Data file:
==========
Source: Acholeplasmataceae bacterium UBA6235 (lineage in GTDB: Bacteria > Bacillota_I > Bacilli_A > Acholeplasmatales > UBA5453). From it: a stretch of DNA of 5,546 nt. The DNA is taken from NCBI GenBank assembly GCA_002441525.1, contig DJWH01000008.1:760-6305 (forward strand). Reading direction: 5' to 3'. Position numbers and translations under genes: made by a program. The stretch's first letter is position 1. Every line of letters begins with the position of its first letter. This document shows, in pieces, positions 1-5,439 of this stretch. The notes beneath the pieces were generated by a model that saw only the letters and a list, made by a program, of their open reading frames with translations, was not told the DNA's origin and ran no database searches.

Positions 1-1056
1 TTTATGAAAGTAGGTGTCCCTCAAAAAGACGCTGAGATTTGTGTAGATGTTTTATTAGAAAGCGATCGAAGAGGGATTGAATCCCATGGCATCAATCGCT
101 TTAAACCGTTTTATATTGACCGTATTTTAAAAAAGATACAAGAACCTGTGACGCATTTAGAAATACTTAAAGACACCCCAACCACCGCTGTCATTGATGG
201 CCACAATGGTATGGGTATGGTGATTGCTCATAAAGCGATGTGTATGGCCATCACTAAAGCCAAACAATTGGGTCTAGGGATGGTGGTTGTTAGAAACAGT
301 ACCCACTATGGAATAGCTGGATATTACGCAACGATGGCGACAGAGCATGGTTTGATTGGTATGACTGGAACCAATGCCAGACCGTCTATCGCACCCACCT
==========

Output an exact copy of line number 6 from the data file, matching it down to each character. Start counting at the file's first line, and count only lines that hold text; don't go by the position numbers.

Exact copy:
301 ACCCACTATGGAATAGCTGGATATTACGCAACGATGGCGACAGAGCATGGTTTGATTGGTATGACTGGAACCAATGCCAGACCGTCTATCGCACCCACCT